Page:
Film Review: The Batman

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Film Review: The Batman

The new Matt Reeves film ''The Batman'' has been released in theatres with a new actor, Robert Pattinson, taking on the Caped Crusader’s role. The story is shown to be set two years after Bruce Wayne takes on the role of Batman to serve justice in Gotham City.

Batman discovers the continuous corruption within Gotham City, working together with Lieutenants James Gordan (played by Jeffrey Wright) in hopes of taking down Gotham’s well-known villain, The Riddler (played by Paul Dano). The ‘’Dark Knight trilogy’’ directed by Christopher Nolan has been adored by the DC community, there have been thoughts if there will ever be a Batman film being able to reach its level and most believed that the ‘’Dark Knight trilogy’’ would always stay on top. However, the ideal vision that Matt Reeves has for this film could prove to be a worthy opponent against ‘’The Dark Knight’’ trilogy as Reeves has surpassed his expectations, creating a mystifying superhero film that takes high expectations from critics and day one Batman fans.

Throughout each Batman film, every director has put in their own unique style into their Dark Knight and the City of Gotham. There’s been Zack Snyder’s political thriller atmosphere, Nolan’s established practicality, but with Reeve’s perspective we see a more crime-riddled Gotham that feels like an actual city, applied with its dark atmosphere and rain-soaked scenery set right at the start of Halloween season.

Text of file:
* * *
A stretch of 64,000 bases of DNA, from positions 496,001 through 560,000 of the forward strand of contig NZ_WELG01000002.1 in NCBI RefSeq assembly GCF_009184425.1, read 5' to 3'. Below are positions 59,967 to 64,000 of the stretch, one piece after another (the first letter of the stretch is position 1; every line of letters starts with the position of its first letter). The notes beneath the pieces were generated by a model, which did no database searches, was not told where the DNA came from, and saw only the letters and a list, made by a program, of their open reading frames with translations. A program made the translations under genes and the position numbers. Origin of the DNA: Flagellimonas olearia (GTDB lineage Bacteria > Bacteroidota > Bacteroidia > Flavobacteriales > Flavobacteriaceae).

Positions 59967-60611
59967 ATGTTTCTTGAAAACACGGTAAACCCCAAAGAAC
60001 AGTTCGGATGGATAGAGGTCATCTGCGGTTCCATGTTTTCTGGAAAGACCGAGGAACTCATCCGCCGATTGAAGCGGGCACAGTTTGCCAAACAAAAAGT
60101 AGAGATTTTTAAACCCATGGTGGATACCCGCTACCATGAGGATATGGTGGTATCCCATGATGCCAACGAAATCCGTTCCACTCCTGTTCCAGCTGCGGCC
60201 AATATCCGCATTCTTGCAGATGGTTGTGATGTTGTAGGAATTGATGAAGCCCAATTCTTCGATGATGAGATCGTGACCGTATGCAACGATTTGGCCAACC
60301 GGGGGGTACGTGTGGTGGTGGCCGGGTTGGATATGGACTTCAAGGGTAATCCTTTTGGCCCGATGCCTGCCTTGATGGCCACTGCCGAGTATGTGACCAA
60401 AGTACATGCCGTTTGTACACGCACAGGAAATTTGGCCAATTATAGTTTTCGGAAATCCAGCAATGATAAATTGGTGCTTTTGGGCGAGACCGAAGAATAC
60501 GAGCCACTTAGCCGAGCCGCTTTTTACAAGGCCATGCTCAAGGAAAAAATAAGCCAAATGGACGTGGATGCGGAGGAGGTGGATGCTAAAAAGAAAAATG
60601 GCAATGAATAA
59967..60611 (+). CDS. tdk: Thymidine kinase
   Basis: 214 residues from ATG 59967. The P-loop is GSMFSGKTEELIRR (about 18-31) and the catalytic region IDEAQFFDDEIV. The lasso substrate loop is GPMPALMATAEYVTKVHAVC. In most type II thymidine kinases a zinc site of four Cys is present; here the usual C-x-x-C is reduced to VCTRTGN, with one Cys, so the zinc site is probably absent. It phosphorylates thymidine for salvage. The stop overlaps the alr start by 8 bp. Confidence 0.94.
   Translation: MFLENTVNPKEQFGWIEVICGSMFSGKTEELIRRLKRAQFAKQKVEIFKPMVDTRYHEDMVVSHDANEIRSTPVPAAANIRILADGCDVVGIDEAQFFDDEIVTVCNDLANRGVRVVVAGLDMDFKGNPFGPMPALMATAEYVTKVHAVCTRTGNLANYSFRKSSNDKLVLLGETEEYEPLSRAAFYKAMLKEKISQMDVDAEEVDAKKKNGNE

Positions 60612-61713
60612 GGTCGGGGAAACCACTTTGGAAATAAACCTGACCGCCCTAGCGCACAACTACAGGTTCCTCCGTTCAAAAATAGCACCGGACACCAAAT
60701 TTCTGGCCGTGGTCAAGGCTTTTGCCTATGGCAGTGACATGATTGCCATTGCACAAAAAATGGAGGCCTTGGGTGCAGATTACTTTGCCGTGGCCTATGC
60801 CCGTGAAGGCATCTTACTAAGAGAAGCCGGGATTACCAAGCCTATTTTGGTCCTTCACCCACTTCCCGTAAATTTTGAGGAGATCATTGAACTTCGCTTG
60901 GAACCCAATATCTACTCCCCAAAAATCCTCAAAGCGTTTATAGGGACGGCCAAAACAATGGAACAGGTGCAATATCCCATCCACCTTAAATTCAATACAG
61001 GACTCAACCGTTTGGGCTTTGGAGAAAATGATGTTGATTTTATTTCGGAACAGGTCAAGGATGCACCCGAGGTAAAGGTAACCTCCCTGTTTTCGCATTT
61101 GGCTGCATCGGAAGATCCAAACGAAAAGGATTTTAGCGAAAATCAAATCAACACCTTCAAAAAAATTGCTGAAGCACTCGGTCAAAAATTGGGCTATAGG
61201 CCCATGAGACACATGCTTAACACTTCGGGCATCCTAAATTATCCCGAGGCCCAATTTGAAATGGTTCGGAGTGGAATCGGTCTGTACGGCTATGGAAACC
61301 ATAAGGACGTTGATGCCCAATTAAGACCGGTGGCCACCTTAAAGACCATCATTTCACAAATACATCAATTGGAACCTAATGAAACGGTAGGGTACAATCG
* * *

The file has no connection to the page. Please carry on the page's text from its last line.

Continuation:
In the film, the Caped Crusader’s journal entry in a prior scene, and we learn that crime has risen since his arrival. He has become the symbol of a villain’s worst nightmare and darkness around Gotham, this is evident in a scene where Batman takes on a gang and undertones’ ‘’I’m vengeance.’’ The locations that Batman ventures off to throughout his journey is outstanding, encountering friends and foes that resonates well within Reeves’ vision on the adored comic character. The film does a superb job tributing the other films in the genre. Its approach matches the character that we know as Batman flawlessly, as we get to see him do a lot of detective work alongside Lieutenant Gordan to uncover the Riddler’s perplex puzzles as he is the only police officer shown to be on Batman’s side whilst the rest of the Gotham police view Batman as a terrifying violent outlaw. As we all know, the character Bruce Wayne is commonly depicted as a billionaire playboy, but in this film he has yet to learn and build his different public persona, which seems to be a good take by Reeves.

We discover that Catwoman is played by Zoë Kravitz, which is an exemplary match to the film. The two characters have a great dynamic with each other that goes further than to be expected. Catwoman’s goals in throughout this film grows to be more distinctive. The final ingredient to this film which makes it complete is the villains. The way Dano presents his unsettling character The Riddler is a fantastic portrayal of a Batman villain, he’s shown to be creepy and unpredictable. Not only that but the Penguin played by Colin Farrell, his makeup gives the villain a new appearance, but his voice and lingo are differently from Farrell’s that he vanishes in a sinister role filled with humour and much charisma.

The Batman is what I can say everything a superhero film should be. Presenting many characters in each scene back and forth, with every shot perfectly crafted, and the great pacing makes the long runtime feel slightly shorter. This film is a must-see, it’s a cinematic event with a touch of Matt Reeves’ inspiration. A great standard that every film creator wants to reach

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